If you don’t know the kind of person I am
and I don’t know the kind of person you are
a pattern that others made may prevail in the world
and following the wrong god home we may miss our star.
Last week, my friend, Elissa Perry, a poet and a leadership consultant, asked me how my recent foray into “creative processes” was affecting how I thought about my work. She was referring specifically to my photography dabblings, but I was confused at first. I didn’t understand her distinction between “creative processes” and “my work,” because I always thought those two things were one and the same.
Both my sisters are “artists” in the more traditional sense. My older sister is a violinist married to a composer. My younger sister got her MFA in creative writing, although she is now a practicing lawyer. While their mediums of choice are different from mine, I don’t see my work as being substantially different from theirs.
I was in the business of designing experiences that facilitated high-performance collaboration. I used the same creative muscles that my sisters did to do their work, and I got to express myself in the process. My work stimulated me intellectually from solving a problem and emotionally from being creative. Like all art, the process of creation was sometimes a frustrating grind, but it was overall a wonderful, joyful experience. I’m feeling it right now as I design the next iteration of Changemaker Bootcamp.
As for Elissa’s original question, here are some recent musings about how my photography has affected my other creative processes:
And this is a great excuse to share some of Elissa’s artistry. At last week’s wonderful Creating Space X conference, the notions of “bridging” came up several times, so Elissa treated us to a poem that she wrote that was inspired by the new Bay Bridge. It’s part of a collection entitled, “Everything Indicates.”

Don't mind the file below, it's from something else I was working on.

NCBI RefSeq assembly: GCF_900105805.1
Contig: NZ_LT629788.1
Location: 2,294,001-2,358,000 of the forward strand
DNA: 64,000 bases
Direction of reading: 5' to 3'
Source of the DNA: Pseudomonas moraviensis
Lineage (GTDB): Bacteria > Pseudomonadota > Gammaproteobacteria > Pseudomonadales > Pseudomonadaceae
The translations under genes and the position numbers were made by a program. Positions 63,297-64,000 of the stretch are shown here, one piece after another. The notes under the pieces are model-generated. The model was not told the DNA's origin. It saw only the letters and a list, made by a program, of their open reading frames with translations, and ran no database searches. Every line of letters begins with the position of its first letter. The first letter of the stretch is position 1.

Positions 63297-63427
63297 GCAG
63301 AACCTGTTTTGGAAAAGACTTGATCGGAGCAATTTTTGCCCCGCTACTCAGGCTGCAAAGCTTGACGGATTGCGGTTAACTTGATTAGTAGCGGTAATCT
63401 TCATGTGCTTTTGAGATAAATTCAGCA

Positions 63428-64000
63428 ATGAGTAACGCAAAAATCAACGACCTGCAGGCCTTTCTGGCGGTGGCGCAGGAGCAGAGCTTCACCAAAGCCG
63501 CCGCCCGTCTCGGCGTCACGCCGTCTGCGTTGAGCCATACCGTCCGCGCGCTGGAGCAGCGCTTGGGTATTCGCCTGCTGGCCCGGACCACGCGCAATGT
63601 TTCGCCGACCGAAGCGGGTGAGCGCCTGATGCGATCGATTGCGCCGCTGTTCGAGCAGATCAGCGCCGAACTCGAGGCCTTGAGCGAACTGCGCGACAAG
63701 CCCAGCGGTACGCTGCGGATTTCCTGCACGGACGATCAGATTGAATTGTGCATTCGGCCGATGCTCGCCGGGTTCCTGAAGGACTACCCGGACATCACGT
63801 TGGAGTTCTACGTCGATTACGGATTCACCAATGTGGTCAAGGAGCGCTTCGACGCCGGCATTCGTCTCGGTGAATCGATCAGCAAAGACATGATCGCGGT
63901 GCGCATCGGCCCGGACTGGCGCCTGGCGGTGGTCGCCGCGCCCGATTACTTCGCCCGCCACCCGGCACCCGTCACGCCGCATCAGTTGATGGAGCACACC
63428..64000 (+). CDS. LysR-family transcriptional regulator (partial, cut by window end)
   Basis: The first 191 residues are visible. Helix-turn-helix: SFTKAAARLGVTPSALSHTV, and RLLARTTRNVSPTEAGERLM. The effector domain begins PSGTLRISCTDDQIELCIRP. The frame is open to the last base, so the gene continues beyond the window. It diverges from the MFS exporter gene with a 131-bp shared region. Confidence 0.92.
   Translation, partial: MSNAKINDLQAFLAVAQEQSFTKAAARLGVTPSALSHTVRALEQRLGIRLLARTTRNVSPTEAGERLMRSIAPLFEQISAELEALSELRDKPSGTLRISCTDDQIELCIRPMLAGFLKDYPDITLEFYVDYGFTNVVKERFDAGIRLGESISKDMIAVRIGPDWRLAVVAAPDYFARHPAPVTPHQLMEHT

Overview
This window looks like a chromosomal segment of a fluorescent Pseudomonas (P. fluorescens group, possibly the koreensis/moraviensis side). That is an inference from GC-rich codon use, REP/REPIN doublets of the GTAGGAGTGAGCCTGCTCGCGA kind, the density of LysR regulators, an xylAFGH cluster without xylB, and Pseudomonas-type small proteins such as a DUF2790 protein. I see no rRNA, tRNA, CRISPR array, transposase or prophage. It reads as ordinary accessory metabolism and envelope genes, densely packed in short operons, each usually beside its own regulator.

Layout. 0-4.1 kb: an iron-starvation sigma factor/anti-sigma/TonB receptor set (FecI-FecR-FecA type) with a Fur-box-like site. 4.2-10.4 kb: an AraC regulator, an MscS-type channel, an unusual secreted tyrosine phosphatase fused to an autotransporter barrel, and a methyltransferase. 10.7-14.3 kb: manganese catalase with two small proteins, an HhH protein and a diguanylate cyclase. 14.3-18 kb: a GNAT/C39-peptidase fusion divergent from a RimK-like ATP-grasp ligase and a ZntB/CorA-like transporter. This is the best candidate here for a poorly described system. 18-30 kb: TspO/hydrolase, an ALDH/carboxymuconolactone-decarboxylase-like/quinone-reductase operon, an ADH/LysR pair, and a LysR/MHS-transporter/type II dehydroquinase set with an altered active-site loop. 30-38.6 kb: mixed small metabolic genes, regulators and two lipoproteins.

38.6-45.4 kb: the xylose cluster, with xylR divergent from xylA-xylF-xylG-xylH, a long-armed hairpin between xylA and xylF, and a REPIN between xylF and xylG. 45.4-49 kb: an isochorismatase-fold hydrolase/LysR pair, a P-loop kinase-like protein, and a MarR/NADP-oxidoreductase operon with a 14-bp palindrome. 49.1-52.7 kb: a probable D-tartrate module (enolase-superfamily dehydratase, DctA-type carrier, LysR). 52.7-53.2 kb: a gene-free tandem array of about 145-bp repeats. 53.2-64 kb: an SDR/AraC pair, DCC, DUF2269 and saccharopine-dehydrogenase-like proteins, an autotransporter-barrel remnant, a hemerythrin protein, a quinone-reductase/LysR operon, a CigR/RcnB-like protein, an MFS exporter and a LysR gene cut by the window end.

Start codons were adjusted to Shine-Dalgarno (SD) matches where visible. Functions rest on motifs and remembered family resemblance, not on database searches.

“Keeping Quiet,” a poem by Pablo Neruda, translated by Stephen Mitchell. Via my friend, Rafael Lopez.
Now we will count to twelve
and we will all keep still.
This one time upon the earth,
let’s not speak any language,
let’s stop for one second,
and not move our arms so much.
It would be a delicious moment,
without hurry, without locomotives,
all of us would be together
in a sudden uneasiness.
The fishermen in the cold sea
would do no harm to the whales
and the peasant gathering salt
would look at his torn hands.
Those who prepare green wars,
wars of gas, wars of fire,
victories without survivors,
would put on clean clothing
and would walk alongside their brothers
in the shade, without doing a thing.
What I want shouldn’t be confused
with final inactivity:
life alone is what matters,
I want nothing to do with death.
If we weren’t unanimous
about keeping our lives so much in motion,
if we could do nothing for once,
perhaps a great silence would
interrupt this sadness,
this never understanding ourselves
and threatening ourselves with death,
perhaps the earth is teaching us
when everything seems to be dead
and then everything is alive.
Now I will count to twelve
and you keep quiet and I’ll go.
It may be that when we no longer know what to do
we have come to our real work,
and that when we no longer know which way to go
we have come to our real journey.
The mind that is not baffled is not employed.
The impeded stream is the one that sings.